This perhaps fueled one of my earliest recurring fantasies. As a young and not very suave lad, I did not have much luck with the girls around me. There was one older girl who occupied my imagination. My fantasy involved being stuck in a department store, with her, and we were able to try on clothes in the lingerie section. Not the typical boy fantasy, I’m sure. 

Lingerie became my focal item. It is fair to say that I created a fetish around it at that time in my life. I began to experiment with my mother’s lingerie. Panties, bras, and pantyhose were the only items I had access to. As my sister got older, she brought more frilly items with lace and satins. I was nearly caught a few times, but I don’t believe I was ever found out. My mother and sister were both shocked when I revealed my crossdressing to them recently.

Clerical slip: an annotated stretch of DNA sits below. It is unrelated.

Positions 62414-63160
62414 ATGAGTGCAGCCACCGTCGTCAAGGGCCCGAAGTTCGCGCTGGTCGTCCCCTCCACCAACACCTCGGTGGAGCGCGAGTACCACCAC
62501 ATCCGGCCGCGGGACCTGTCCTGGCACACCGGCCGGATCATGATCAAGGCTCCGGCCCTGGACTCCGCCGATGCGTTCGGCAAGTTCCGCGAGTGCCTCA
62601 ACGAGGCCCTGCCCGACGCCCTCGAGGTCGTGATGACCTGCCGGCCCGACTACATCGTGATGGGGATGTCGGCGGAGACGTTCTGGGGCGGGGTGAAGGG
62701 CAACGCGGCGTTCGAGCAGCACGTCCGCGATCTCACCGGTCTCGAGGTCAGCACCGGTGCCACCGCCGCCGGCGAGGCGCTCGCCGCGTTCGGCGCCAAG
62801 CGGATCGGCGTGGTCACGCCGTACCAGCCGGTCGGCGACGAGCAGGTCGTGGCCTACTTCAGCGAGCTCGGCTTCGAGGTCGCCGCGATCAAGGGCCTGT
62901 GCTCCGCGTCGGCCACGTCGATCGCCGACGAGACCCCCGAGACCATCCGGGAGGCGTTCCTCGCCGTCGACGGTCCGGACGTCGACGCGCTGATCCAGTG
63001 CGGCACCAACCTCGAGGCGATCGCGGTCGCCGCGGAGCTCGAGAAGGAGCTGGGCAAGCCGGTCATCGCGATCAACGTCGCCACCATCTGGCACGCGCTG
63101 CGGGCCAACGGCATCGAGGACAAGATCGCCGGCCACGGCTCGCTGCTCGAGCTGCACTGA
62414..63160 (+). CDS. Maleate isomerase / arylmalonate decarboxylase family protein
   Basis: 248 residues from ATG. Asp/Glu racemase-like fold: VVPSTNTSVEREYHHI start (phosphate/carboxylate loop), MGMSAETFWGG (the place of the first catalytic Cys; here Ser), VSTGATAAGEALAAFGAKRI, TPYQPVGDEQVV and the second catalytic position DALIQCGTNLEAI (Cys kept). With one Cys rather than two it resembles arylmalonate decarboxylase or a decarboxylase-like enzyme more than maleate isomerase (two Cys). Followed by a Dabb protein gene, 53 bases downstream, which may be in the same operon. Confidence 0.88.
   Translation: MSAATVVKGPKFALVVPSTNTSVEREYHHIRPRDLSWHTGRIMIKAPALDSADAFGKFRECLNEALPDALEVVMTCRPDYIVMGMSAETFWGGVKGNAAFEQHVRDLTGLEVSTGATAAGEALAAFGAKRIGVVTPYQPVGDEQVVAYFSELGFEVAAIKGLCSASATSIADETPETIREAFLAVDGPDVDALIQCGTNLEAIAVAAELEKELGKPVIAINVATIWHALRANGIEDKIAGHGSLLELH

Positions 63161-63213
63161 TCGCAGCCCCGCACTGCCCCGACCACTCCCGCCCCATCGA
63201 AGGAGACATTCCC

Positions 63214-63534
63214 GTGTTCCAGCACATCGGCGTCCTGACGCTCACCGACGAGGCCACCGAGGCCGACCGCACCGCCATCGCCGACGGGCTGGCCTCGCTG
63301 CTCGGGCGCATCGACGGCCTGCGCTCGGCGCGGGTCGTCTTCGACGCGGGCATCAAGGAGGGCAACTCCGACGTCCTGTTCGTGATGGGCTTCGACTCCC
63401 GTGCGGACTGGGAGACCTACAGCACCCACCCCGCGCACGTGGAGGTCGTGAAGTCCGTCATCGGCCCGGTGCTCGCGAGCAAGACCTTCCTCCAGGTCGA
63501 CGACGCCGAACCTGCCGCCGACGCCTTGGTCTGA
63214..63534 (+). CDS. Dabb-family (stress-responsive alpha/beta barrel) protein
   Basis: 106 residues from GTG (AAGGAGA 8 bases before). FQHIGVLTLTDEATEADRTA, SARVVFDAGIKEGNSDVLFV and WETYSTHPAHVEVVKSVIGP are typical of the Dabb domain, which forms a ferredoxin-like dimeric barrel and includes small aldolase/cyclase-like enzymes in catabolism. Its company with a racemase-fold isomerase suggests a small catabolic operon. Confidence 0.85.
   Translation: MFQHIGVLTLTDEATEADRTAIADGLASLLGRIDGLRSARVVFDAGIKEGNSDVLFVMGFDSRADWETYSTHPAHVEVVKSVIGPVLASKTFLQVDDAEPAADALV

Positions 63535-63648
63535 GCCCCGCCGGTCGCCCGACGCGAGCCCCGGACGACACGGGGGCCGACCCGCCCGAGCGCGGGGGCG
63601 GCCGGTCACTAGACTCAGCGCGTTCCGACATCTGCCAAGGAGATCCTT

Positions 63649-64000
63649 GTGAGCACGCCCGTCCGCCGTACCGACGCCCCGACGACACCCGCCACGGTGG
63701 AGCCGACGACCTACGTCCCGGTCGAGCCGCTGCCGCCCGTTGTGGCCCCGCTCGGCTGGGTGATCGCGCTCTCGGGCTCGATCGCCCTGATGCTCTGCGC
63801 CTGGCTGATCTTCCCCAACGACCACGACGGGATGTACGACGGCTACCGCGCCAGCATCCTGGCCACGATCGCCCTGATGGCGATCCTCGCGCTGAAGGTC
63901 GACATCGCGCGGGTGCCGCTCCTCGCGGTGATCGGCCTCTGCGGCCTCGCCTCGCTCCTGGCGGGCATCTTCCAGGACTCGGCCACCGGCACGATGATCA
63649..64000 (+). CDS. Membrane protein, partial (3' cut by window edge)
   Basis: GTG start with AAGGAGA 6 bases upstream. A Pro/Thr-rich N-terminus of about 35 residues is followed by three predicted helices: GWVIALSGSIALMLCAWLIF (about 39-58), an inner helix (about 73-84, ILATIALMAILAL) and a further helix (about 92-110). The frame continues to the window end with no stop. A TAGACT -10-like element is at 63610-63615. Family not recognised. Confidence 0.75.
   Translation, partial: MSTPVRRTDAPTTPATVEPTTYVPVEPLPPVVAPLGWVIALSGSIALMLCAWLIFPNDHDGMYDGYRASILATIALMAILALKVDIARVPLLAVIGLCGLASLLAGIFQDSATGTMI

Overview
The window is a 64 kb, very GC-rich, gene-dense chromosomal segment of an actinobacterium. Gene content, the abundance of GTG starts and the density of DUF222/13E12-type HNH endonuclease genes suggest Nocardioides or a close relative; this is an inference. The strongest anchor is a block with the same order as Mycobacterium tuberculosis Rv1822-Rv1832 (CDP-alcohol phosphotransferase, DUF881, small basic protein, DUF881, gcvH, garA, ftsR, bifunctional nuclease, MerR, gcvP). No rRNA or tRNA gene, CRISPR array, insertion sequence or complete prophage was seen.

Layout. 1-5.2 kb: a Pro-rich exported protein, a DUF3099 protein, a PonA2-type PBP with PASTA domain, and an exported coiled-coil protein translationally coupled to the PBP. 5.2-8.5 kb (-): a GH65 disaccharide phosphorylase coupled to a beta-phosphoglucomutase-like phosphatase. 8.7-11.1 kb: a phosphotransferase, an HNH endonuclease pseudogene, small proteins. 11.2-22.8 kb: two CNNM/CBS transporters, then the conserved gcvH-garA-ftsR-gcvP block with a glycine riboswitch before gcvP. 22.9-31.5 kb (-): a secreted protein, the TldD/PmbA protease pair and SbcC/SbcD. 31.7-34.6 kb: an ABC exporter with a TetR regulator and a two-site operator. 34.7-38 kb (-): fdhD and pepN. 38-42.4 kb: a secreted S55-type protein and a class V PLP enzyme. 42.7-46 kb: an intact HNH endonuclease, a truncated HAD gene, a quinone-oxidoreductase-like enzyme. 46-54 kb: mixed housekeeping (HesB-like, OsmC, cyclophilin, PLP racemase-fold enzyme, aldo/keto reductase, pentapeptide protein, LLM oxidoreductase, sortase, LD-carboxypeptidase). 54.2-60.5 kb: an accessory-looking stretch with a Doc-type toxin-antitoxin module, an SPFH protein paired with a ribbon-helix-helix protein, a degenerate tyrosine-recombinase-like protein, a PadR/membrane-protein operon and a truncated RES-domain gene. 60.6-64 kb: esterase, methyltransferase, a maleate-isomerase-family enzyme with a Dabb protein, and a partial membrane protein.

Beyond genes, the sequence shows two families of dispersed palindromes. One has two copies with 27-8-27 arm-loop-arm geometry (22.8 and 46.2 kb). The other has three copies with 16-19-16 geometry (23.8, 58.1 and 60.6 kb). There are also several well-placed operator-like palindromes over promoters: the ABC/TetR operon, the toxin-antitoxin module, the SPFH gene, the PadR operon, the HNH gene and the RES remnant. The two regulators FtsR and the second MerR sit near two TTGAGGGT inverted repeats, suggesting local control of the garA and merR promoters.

When I entered college, crossdressing took a hiatus. I was, perhaps, too busy with school work and developing a career path, trying to work and socialize with people for the first time, and dating – real girls. I didn’t find the outlet for it, even though I was living on my own and had the power to purchase what I wanted. It seemed to be all behind me, a phase I had passed through and matured out of. Then, one night, a girlfriend and I were fooling around and she said something that kinda shocked me. “Do you want to trade underwear?” Had I had a presence of mind, I would have responded with some confessional statement of having loved wearing those things since childhood. In the sex hormone-induced delerium I was in, I just responded, “uh-huh”. That night re-ignited my desire and longing to dress again. But it was short on fulfillment and opportunity.